Dr. Richard Gardiner
Fungal Cell and Molecular Biology
The cells of Microbotryum violaceum (Ustilago violacea), the anther smut fungus, extrude numerous hair-like appendages termed fimbriae. The fimbriae of M. violaceum are similar to bacterial pili in that they are flexuous, proteinaceous fibrils, having a helical structure, a diameter of 7 nm and a variable length - often exceeding 15 microns. The fimbrial protein consists of a 74,000 dalton subunit with a carbohydrate moiety and RNA internal component. Fimbriae have been observed on a wide range of fungal mycelia in all the major Phyla (Oomycetes, Zygomycetes, Ascomycetes and Basidiomycetes). Their length and distribution however is seen to vary in these differing organisms. The role of the fibrils is still being elucidated but it seems clear that they are important for cell-to-cell communication, mating and pathogenicity.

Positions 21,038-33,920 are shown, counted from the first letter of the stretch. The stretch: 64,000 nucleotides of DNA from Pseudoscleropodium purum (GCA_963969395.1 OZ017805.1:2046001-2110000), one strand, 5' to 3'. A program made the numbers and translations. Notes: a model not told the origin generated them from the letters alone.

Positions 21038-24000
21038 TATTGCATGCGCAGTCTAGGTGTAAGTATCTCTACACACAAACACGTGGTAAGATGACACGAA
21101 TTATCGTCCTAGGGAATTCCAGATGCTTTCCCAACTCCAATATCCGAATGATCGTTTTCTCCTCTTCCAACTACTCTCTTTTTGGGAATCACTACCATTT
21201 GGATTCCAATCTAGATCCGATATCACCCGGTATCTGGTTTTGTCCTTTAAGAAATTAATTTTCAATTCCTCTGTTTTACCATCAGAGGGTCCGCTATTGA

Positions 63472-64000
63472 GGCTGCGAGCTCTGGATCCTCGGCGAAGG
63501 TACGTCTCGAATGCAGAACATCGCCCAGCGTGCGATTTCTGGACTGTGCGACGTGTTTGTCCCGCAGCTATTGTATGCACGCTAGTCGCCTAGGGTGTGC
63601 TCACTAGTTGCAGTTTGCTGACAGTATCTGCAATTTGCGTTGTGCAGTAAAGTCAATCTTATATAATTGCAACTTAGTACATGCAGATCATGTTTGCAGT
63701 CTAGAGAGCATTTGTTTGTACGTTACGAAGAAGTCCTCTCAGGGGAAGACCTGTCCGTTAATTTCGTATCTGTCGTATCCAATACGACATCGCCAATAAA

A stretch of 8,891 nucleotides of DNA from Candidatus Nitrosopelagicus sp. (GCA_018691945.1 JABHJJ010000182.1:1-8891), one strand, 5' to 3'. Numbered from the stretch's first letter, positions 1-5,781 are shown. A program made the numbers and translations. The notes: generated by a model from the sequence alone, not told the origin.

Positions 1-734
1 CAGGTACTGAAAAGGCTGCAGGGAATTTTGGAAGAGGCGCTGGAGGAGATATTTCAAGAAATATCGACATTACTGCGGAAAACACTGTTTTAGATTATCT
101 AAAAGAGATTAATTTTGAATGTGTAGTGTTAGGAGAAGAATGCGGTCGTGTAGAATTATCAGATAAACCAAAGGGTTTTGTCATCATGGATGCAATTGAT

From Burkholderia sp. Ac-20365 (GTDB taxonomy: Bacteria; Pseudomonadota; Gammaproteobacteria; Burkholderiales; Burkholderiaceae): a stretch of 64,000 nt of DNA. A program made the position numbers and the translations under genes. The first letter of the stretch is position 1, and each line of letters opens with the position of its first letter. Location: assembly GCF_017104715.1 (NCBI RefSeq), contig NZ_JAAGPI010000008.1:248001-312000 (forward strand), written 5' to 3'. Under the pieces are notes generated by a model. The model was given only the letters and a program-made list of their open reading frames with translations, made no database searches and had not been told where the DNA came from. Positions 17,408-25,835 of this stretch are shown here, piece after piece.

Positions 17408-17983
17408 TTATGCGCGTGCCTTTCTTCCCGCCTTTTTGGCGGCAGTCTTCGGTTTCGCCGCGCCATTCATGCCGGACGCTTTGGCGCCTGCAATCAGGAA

A - Urocystis occulta
B - Ustilago aegilopsidis
C - Ustilagto hordei
D - Ustilago turcomanica
E - Ustilago kolleri
F - Ustilago maydis
( A to F shadowed; 12, 000 X)
G - Ustilago avenae
M. violaceum fimbriae decorated with anti-fimbrial antibody. Bar 1 micron.
Electron micrograph of isolated fimbriae of M. violaceum.
A - Shadowed preparation (Bar 1 micron)
B - Negatively stained (Bar 500 nm)
C - Higher magnification of C (printed in reverse; Bar 100 nm)
M. violaceum sporidial cell which has been negatively stgained then shadowed to show the fimbriae. Bar 1 micron.
Many fungi produce melanins either in their vegetative cells, specialized structures or resting spores. Melanins protect these organisms from environmental factors such as desiccation, UV light or lytic attack. In the case of plant pathogens melanins allow the fungus to survive in the field from season to season. Working with Dr. Michael Bulter, we are interested in understanding the structure and biochemistry of fungal melanins with the goal of controlling pathogenic organisms, both plant and animal.
This page was last updated on
December 17, 2009
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